Several bibliometric studies have shown that international or multicountry papers are generally more cited than domestic or
single country papers. Does this also hold for the most cited papers? In this study, the citation impact of domestic versus
international papers is analyzed by comparing the share of international papers among the hundred most cited papers in four
research specialities, from three universities, four cities and two countries. It is concluded that international papers are
not well represented among high impact papers in research specialities, but dominate highly cited papers from small countries,
and from cities and institutions within them. The share of international papers among highly cited papers is considerably
higher during 2001–2008 compared to earlier years for institutions, cities and countries, but somewhat less for two of the
research fields and slightly higher for the other two. Above all, domestic papers from the USA comprise about half of the
highly cited papers in the research specialities.
Comparing properties of citing and cited source items opens a wide variety of analytical possibilities. In a study of citations
among papers in the journal Scientometrics a number of analytical themes are identified. The analysis shows: the way in which a citation graph can be decomposed into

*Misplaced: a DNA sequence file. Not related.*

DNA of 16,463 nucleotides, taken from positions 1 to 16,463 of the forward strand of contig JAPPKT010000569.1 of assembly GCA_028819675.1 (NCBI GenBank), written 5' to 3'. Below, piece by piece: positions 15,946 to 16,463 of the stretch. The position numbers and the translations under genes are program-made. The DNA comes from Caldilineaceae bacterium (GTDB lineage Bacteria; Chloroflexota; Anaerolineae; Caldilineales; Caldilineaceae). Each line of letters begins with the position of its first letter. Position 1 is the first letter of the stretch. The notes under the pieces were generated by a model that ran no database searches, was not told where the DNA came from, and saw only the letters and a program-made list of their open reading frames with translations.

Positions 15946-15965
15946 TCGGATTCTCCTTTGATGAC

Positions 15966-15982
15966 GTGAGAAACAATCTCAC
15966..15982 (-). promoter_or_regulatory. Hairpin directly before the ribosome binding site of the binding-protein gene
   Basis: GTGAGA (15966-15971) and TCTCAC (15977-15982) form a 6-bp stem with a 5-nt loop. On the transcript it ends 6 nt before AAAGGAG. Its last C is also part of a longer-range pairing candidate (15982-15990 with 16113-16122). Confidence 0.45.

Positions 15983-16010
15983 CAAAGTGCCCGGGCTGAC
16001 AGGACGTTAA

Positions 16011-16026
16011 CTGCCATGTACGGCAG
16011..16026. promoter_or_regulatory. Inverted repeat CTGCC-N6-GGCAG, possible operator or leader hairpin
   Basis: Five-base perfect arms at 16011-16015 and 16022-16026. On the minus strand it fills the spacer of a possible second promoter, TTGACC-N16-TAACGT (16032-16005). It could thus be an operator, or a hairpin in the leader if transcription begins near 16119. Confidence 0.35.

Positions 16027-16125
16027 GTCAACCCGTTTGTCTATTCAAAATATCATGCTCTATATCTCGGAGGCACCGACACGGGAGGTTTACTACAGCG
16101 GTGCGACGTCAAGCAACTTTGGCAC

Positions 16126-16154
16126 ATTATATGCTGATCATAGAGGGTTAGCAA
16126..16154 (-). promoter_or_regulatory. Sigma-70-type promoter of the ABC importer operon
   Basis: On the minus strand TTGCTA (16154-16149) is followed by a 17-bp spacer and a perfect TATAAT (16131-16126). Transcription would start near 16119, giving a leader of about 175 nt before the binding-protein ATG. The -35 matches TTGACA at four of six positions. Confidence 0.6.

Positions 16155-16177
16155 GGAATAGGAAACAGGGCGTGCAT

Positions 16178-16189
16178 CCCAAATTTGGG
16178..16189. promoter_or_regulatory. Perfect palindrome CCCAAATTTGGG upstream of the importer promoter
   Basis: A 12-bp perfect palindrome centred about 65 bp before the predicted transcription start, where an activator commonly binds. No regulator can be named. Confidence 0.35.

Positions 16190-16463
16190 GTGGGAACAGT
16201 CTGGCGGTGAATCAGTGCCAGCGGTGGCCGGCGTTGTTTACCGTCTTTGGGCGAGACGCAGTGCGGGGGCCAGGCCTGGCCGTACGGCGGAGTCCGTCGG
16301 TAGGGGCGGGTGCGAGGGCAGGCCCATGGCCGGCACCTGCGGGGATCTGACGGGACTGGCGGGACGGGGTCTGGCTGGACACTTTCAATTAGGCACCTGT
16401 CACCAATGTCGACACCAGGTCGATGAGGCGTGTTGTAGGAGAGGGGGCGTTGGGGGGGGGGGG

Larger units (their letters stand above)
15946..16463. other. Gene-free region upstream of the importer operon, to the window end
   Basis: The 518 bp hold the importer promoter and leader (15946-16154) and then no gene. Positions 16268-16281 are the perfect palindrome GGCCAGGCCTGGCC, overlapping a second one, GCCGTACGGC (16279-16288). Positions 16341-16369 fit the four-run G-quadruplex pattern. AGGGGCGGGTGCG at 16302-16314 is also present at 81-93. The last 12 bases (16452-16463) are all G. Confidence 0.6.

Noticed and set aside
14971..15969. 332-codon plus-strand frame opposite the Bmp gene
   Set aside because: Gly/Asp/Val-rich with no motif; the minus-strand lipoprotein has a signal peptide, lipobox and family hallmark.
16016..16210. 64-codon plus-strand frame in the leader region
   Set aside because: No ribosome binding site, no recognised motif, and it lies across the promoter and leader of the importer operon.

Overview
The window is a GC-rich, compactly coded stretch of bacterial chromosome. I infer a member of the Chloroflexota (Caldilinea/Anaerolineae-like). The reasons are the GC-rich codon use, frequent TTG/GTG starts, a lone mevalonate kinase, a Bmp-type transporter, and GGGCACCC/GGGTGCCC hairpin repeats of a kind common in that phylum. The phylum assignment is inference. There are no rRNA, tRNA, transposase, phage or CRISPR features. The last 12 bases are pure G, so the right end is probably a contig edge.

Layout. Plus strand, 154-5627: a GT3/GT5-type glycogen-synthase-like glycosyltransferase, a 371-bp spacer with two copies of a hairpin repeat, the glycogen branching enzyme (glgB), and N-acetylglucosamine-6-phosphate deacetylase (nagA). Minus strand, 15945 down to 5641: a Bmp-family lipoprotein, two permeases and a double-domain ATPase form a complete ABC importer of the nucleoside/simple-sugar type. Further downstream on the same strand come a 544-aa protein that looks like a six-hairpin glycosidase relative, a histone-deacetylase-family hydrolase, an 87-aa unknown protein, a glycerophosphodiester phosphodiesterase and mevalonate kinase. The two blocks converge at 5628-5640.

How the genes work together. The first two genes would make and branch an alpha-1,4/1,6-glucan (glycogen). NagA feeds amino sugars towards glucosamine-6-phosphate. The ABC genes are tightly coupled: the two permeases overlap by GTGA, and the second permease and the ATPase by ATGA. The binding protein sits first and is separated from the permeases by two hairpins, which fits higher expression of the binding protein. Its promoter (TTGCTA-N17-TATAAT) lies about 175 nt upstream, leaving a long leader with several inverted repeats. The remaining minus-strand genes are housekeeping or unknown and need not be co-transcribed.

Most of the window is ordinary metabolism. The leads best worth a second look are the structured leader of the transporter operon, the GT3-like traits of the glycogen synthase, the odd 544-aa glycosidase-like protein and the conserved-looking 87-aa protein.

different subparts; country specific citation patterns; the effects of self-citations and domestic citations; the mapping
of cited author relationships using direct citation and co-citation links; and time slicing effects on impact ranking of countries
Based on a set of information science papers this study demonstrates that "all author" citationcounts should be preferred when visualizing the structure of research fields. "First author" citationstudies distort the picture in terms of most influential researchers, while the subfield structuretends to be just about the same for both methods.
The Swedish innovation system is analysed in terms of the interaction between academia, government and the private sector. For each of 21 Swedish regions we analyse the distribution of research activities, doctoral employment, and publication output, as well as the flow of doctoral graduates and the distribution of co-authorship links across regions and sectors. The three main urban regions have about 75 percent of all R&D activities and outputs. They also have a more balanced supply of academic, governmental and private research activities than the smaller regions, and the interactions among sectors within these regions are more intense. The inter-regional flow of PhDs is also to the advantage of the big regions. So far, decentralization of the academic sector does not seem to have had as similar decentralizing effect on private R&D. Unless this imbalance changes, smaller regions will continue to be net exporters of skill and knowledge to the big regions.